Generally speaking, my fees range from $250.00-$500.00 per misdemeanor expungement. In other words, if you pled guilty on October 1, 2008 with a DUI 1st offense, Reckless Driving, and Speeding, the total fee for expunging those charges would be:
I can work with clients and break up the payments to ½ upon engagement and the final ½ 30 days later.
My fees for felony expungement range from $1000.00 to $2500.00 for a felony expungement. The fees depend on the number, complexity, eligibility, and the time involved. Please call my receptionist Charlene Manley at (502) 589-6190 to schedule an appointment to meet with you. I do not charge for the initial expungement client interview
Expungement is the process by which a criminal conviction is dismissed and removed from a state criminal database. It is an order from the trial court directing state agencies to treat the criminal conviction as if it never existed.
Once we file your petition for expungement, the court and prosecutors review the petitions to determine if the petition complies with the expungement statute and notify any victim who may want to object and appear at your hearing.
If there is no object by any party and the court agrees that an expungement should be granted, the court will sign the expungement order or order a hearing. If the court signs the expungement order, the order is returned to county circuit court clerk's office to be entered. The Circuit Court Clerk deletes the convictions and any information about the charge from the court's records and databases.
The Circuit Court Clerk's office is to provide both of us with a copy of your expungement order and to notify the Corrections Department, arresting agencies, various state agencies, and the Kentucky State Police.
The state police have sixty days to notify and update NCIC (National Criminal Information Center) that the court has dismissed and expunged the conviction. While the state does not have the authority to order a federal agency to expunge your record, the NCIC record is actually updated by the Kentucky State Police as the custodian of criminal records in Kentucky.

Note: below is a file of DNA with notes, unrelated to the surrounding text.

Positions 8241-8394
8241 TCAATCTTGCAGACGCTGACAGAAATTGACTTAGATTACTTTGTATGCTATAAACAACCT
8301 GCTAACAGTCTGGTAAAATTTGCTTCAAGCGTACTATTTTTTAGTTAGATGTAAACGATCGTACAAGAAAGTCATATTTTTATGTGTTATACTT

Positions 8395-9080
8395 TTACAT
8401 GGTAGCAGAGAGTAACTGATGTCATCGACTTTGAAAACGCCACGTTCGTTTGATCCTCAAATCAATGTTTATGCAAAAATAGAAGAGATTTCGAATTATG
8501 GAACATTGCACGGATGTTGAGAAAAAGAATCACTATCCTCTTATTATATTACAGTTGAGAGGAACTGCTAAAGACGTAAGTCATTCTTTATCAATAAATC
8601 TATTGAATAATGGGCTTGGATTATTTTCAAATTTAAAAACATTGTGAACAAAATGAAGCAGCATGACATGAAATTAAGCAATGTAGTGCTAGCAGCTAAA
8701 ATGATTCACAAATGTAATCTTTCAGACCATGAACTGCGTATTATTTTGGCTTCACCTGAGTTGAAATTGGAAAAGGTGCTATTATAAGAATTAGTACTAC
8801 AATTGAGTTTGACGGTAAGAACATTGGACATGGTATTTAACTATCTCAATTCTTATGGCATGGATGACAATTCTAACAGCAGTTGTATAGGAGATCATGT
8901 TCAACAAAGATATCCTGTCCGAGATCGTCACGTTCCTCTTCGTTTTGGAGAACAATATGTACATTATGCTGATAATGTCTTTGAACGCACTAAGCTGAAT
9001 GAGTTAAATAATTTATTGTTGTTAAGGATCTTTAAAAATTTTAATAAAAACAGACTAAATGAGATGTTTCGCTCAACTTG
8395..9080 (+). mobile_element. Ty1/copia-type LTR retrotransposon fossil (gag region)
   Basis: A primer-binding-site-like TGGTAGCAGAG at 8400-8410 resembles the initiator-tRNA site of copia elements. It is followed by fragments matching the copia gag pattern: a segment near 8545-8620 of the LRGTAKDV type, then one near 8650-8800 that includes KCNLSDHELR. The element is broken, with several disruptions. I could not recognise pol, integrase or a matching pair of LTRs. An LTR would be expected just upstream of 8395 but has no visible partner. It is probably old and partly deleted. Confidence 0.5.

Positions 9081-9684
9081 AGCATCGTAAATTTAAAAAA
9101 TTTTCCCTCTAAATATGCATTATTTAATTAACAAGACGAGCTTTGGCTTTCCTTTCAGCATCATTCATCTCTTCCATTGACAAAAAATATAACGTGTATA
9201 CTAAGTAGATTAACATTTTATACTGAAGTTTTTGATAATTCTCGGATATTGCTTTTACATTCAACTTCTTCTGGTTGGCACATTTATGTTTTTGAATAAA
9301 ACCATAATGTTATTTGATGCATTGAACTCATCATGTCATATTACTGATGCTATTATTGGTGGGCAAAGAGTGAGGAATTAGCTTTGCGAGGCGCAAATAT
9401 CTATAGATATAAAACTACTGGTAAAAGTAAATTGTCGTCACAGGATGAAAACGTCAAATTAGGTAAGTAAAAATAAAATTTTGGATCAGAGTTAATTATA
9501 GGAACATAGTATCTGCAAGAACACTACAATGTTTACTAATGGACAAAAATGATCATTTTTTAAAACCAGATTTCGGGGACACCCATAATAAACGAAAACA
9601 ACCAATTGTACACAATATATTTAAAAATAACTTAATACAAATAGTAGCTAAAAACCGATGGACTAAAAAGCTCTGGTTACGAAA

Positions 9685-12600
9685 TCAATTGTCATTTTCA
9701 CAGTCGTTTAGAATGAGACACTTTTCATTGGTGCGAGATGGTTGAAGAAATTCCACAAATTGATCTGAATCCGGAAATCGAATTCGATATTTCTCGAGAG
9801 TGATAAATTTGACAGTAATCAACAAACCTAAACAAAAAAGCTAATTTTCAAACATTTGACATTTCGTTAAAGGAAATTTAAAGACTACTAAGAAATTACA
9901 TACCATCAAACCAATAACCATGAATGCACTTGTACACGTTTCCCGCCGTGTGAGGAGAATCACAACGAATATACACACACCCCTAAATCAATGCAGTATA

There are certain employers, law enforcement agencies, and federal agencies that will still have access to expunged records. However, unless your job involves a position of trust like a lawyer, law enforcement officer, certain medical positions, the record will not be available.
If you are applying for admission to law school or to become a member of the bar, you are required to advise the law school or state bar examiner if you have had a criminal conviction expunged.
Upon entry of an order vacating and expunging a conviction, the original conviction shall be vacated and the record shall be expunged. The court and other agencies shall cause records to be deleted or removed from their computer systems so that the matter shall not appear on official state-performed background checks. The court and other agencies shall reply to any inquiry that no record exists on the matter. The person whose record is expunged shall not have to disclose the fact of the record or any matter relating thereto on an application for employment, credit, or other type of application. If the person is not prohibited from voting for any other reason, the person's ability to vote shall be restored and the person may register to vote.